Rodney Bay and Saint Lucia

We arrived late on Lucia Day. Before we are docked in Rodney Bay Marina, a reception committee welcome us with a big fruit basket and fresh rum punch for immediate drinking 🙂 We stay up late, sitting in the cockpit with our rum punch and the champagne we have put in the fridge for this occasion, not each day you have sailed over an ocean.

The next day we sleep until nine, by then it is too hot to stay in bed. Breakfast as usual and after that the check-in procedure with customs, immigration, health, and the marina with payment in advance for the whole time you plan to stay. They often have discounts if you stay longer and pay everything in advance.

We have registered all details of the boat and the crew in a system called Sailclear and it shall facilitate check-in and check-out in the countries that have joined the system. Saint Lucia belongs to them, but unfortunately, the internet does not work at customs when we have to check-in, so we have to fill in all the information by hand on a form in four copies.

We are also contacted by several people who offer services to clean the boat, wash our laundry, take care of rubbish, sell vegetables and fish, sell guided excursions, etc. Each contact begins with ”Hi guys, how are you today?” or the like, this goes on the first day, and then they know what we need help with and what not. It seems that these persons have some kind of deal with the marina to allow them to work on boats. We hire Kennedy to clean the hull and remove rust from the guardrail, he does a good job and Sally is shining again.

We also make 2 excursions on the island, a short excursion around Rodney Bay and a day excursion with volcano visit, mud bath and waterfall together with people we know from the Swedish boats Flying Penguin, Helga and Cross Ocean. At every viewpoint where the bus stops, there are vendors of souvenirs, beer, and water. Most sellers respect if you do not want to buy, but some are very contentious.

We also asked the driver to take us to a good local restaurant for lunch. He drives us to Soufriere, a small town at The Pitons where we have lunch on the upper store of a 2-story house overlooking the sea. It’s hot inside, the food is OK and the beer is pretty cold.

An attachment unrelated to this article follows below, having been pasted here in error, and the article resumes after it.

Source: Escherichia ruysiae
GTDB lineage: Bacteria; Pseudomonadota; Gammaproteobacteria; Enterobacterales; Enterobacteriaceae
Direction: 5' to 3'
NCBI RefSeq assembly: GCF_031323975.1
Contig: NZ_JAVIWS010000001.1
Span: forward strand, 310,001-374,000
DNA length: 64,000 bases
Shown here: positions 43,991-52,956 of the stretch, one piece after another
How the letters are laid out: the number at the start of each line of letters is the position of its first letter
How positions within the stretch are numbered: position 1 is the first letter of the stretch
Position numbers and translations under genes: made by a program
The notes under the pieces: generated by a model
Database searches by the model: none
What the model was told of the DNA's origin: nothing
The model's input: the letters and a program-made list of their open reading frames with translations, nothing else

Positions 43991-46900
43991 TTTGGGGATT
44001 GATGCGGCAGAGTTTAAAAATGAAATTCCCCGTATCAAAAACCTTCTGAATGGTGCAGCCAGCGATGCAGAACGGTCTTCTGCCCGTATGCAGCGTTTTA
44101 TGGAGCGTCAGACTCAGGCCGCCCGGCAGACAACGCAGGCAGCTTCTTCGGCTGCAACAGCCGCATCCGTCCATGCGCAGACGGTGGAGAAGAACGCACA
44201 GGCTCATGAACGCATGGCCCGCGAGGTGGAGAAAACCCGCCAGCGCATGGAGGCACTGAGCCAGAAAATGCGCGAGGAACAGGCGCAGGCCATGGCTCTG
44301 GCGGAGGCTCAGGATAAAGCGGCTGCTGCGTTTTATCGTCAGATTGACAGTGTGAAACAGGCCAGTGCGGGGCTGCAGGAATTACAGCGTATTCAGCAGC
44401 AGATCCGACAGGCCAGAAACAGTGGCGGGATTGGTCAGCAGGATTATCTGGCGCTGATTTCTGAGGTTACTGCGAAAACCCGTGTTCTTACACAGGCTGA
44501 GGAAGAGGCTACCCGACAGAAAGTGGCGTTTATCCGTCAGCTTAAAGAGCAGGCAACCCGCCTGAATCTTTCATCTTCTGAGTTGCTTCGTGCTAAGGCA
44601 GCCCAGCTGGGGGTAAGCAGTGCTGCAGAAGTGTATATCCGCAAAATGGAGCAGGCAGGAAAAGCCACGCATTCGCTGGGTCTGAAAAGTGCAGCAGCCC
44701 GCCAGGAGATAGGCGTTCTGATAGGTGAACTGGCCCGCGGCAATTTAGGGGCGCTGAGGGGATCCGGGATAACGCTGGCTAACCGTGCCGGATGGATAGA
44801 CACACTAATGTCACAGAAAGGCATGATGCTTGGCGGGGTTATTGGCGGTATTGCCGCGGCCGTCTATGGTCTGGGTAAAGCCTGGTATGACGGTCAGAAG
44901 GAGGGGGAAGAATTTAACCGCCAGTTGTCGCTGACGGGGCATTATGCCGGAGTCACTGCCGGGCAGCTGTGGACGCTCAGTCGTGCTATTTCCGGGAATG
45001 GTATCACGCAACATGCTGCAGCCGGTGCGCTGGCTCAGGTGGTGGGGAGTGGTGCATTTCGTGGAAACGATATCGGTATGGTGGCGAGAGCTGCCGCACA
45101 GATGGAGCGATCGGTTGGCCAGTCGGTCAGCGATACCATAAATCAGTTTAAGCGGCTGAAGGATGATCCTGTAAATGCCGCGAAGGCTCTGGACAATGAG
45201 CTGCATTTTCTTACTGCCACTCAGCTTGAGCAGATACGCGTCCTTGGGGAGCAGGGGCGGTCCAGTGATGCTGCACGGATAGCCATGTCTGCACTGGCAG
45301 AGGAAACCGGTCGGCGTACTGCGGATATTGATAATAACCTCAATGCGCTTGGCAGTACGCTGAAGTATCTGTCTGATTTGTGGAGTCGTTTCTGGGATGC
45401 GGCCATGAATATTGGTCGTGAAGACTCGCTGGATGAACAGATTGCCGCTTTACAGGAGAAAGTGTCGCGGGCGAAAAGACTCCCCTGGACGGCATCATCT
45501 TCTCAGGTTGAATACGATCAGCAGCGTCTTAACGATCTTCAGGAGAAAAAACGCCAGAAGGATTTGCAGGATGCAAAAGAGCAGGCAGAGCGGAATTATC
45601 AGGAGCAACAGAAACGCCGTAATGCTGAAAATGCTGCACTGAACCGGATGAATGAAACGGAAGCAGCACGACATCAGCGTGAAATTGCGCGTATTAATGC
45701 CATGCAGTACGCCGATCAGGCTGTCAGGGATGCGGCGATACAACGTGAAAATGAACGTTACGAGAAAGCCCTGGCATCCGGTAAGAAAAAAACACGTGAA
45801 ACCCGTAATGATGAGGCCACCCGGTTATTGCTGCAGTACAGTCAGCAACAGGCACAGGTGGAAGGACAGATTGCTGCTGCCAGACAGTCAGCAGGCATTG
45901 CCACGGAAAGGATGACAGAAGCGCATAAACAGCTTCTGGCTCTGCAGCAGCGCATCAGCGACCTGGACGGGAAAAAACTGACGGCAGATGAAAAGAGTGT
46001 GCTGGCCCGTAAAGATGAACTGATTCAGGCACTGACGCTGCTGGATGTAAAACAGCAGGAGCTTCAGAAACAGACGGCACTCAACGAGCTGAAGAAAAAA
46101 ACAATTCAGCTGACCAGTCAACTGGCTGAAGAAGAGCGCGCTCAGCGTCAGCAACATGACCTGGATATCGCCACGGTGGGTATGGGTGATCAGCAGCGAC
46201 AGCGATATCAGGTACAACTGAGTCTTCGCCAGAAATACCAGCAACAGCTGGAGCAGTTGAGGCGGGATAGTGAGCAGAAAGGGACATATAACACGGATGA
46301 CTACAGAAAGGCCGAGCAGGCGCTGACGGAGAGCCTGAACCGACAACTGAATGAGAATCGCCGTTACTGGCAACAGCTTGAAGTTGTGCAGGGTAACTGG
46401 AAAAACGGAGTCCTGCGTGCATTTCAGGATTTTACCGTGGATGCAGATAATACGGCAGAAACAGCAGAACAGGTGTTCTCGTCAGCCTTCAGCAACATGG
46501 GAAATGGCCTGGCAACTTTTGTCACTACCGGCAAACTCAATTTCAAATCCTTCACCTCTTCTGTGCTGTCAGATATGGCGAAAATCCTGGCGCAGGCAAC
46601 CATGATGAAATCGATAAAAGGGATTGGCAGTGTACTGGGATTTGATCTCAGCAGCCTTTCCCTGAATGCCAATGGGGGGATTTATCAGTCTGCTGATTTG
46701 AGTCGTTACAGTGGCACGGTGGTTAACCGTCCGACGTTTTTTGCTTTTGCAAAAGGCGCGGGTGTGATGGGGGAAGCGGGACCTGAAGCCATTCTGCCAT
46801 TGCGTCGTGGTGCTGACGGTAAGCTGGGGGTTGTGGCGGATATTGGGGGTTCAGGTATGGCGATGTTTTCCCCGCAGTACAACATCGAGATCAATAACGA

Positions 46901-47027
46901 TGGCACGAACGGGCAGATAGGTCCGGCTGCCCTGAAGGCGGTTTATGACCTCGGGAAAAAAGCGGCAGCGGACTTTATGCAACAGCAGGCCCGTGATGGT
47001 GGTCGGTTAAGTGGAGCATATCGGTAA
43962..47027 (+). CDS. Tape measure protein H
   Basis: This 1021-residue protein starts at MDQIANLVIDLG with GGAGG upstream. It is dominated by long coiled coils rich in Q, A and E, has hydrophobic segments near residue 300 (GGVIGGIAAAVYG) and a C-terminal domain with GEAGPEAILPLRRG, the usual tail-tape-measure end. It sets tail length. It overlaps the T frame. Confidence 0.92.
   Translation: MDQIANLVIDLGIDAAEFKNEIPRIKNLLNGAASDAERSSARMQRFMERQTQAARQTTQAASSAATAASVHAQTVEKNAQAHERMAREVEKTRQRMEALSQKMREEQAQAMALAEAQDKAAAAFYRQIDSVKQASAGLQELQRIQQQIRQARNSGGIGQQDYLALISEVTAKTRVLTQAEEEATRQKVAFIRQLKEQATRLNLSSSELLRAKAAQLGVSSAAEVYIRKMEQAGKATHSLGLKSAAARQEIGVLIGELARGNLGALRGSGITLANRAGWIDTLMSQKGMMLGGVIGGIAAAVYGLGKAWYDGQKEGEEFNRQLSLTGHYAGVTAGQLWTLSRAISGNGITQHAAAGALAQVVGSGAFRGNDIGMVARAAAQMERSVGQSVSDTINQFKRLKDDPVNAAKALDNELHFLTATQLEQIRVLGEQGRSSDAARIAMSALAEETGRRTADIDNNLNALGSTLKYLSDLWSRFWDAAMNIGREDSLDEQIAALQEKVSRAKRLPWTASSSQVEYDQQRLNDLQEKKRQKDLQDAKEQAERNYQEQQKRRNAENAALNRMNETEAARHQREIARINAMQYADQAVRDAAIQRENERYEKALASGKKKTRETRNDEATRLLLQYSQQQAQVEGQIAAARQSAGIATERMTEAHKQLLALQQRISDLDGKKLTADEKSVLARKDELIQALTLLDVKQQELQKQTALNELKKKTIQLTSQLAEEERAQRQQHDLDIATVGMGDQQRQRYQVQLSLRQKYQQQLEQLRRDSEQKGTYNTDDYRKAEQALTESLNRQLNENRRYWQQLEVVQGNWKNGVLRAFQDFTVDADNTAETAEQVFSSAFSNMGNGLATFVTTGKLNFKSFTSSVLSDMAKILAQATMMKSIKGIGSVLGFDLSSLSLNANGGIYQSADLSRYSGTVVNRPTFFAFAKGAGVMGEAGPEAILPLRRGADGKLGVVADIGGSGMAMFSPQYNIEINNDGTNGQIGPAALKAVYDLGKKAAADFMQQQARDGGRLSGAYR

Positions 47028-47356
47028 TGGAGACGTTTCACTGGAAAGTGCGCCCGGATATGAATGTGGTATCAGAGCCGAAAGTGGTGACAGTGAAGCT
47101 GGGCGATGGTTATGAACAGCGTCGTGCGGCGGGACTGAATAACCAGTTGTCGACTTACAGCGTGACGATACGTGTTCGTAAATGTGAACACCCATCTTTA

We visit an active volcano where it bubbles up hot sulfur-emitting gases in hot springs.

In the same area as the gas bubbling, there is a hot spring where you can smear yourself in dark or light clay and then rinse off in poles with warm volcanic water. Nice and the skin gets properly scrubbed.

The last goal of the tour is a waterfall with a small pole where you can swim. It’s calm and peaceful here, we are by ourselves when we get there. Water with over 10 m of fall height hits hard and you can only hope that no stone will come loose when standing there with water spraying around your head.

We have chosen to stay for the price-giving ceremony on December 22, so we have plenty of time to take it easy. One Friday night we visit the township north of Rodney Bay, they have street parties every Friday with BBQ, bars, and music. What a street party it is, reggae music roaring out of the walls of big stage speakers, street grills with fish, chicken or pig, bars with all (im)possible drinks, and people selling ”white or green” to our young people, they don’t ask us.
It is an experience, even if the food did not meet the expectations we received when marketed as ”the world’s best fish”.

We were awarded a prize for 10th place in the estimated time in our group of about 40 boats, hence the joy 🙂

The next day we leave Rodney Bay and sail south, more on that in the next blog.

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